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    Categories: ParentingPregnancy

Why You Shouldn’t Believe That Negative Pregnancy Test

We’ve all had that one night where we lie on the couch and marathon TLC’s I Didn’t Know I Was Pregnant with a feeling of pure shock and horror. How could you not know you’re pregnant?

But after turning off the TV and heading to bed, you reassure yourself saying that of course you’d know if you were pregnant, how does one miss a baby growing inside of them?

Answer is, more often than you think.

Multiple stories have made the news this year about women who gave birth unexpectedly. This past Mother’s Day, 23-year-old Ada Guan gave birth to her daughter on a flight from Calgary to Tokyo. Despite taking a pregnancy test and consulting a doctor, Guan and her boyfriend Wesley Branch had no idea they were expecting.

In spite of all the stories in the news, the chance of having a cryptic pregnancy (not knowing you’re pregnant until shortly before or during labour) is 1 in 2,500. Similarly, 1 in 450 women don’t realize they’re pregnant until 20 weeks in.

Doctors are unsure as to how or why cryptic pregnancies occur, but some believe that a woman can be pregnant and not know it by either denying it psychologically or physically.

Some women will attribute pregnancy symptoms like nausea or skipped periods to other factors, like a bad meal or an irregular cycle. This could be because they simply don’t want to believe they are pregnant or are unaware of what the symptoms mean.

Others don’t experience symptoms at all. In January of this year, Katherine Kropas gave birth to her daughter at a Massachusetts hospital, an hour after learning she was pregnant. Kropas was on birth control and had regular periods and attributed her weight gain to typical holiday gain.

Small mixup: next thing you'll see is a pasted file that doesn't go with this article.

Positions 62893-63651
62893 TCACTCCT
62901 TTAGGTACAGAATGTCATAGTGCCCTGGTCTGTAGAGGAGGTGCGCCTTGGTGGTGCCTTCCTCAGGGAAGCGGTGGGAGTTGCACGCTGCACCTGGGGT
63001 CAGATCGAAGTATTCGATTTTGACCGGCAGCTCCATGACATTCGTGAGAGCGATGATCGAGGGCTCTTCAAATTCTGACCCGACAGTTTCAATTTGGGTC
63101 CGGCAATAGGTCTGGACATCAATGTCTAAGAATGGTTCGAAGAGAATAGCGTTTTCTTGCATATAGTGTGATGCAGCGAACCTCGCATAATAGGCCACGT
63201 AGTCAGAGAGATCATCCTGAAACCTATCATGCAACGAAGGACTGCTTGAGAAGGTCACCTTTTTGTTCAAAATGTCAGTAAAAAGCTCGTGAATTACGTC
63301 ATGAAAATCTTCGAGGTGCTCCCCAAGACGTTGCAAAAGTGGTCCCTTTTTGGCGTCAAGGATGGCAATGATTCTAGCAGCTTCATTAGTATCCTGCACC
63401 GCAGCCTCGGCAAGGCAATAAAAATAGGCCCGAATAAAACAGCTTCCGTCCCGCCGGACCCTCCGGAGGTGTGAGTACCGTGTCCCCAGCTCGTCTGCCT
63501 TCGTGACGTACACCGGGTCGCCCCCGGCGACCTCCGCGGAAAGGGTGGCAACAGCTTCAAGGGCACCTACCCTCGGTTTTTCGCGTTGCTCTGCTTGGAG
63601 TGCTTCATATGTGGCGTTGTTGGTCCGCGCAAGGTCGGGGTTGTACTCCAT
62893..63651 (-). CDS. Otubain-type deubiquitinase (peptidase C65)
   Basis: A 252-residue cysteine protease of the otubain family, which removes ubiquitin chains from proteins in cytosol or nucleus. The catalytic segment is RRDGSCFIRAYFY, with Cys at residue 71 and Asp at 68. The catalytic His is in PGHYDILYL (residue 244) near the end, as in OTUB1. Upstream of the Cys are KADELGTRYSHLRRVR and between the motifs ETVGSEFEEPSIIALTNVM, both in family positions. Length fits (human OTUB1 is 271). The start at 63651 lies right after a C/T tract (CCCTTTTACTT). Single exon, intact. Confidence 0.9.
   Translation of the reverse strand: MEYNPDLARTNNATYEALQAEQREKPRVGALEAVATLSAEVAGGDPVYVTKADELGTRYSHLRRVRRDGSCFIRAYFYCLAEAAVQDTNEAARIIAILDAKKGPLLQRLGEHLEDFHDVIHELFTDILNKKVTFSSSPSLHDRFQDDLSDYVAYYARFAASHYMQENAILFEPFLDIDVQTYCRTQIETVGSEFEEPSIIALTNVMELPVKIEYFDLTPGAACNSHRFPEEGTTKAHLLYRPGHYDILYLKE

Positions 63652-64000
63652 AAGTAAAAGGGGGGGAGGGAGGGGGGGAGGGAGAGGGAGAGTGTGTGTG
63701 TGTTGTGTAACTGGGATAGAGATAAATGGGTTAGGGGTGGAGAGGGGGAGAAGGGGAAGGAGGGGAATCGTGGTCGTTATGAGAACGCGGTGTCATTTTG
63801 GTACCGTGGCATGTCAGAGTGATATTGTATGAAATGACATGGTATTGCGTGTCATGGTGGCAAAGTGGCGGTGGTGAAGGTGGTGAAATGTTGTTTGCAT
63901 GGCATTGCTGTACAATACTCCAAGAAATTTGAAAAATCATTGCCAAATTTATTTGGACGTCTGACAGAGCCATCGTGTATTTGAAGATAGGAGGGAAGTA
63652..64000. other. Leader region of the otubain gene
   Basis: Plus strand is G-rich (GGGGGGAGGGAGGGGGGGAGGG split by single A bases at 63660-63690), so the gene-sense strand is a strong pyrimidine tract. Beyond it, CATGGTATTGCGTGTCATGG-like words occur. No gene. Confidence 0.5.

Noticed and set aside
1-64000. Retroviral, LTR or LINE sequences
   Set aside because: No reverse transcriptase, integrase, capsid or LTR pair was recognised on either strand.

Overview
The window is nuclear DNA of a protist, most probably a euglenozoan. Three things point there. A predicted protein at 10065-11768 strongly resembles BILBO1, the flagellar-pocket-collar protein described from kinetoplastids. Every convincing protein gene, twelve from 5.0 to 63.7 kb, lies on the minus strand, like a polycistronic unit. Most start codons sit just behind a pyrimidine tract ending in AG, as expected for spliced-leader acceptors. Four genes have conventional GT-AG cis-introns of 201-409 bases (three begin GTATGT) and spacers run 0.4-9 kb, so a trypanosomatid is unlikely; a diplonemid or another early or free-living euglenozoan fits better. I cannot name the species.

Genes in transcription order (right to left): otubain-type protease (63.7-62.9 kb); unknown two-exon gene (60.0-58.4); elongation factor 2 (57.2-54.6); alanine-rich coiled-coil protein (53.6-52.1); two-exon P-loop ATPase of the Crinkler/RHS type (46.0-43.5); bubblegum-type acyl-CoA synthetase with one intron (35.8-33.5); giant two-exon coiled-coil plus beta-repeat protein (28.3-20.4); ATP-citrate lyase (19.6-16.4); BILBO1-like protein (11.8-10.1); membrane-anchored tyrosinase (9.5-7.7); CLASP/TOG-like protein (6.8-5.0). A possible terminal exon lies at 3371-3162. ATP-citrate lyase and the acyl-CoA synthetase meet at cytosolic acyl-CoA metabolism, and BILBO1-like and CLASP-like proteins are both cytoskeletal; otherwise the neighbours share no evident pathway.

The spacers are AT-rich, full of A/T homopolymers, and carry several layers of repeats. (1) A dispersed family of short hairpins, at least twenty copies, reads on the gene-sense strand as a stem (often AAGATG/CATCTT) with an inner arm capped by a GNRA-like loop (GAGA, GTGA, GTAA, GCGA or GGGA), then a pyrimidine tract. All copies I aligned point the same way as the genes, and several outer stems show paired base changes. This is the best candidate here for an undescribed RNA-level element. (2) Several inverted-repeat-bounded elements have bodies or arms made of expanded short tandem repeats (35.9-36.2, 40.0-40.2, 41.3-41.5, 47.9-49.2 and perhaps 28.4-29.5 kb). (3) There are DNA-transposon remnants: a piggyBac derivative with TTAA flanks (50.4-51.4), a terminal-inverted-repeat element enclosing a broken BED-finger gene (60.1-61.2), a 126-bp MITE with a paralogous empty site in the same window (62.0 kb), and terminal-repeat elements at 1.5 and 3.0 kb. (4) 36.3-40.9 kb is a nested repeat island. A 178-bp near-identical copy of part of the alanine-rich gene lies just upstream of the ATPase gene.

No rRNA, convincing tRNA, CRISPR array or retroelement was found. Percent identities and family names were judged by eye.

Hormones could also play a factor in not knowing you’re pregnant. Pregnancy tests look for the hormone human chorionic gonadotropin (HCG), which is produced by fetuses. However if the fetus has birth defects or abnormalities or if the mother is under stress, HCG production drops, meaning a pregnancy test could result in a negative.

And just because it happened once, it doesn’t mean it can’t happen again. In March, Kirsty Parker gave birth to her daughter Ruby in the bathroom. Nine months earlier, daughter Amber was also born in the bathroom. The 25-year-old from Devon, England, had no idea she was pregnant either times. Aside from slight weight gain, there were no symptoms.

Cryptic pregnancies are obviously more dangerous, because women who don’t know they’re expecting may smoke or drink during their pregnancy, which could harm the baby.

So think twice before brushing off your queasy stomach and intense craving for weird food combinations. TLC knows more than we think.

Hania Ahmed :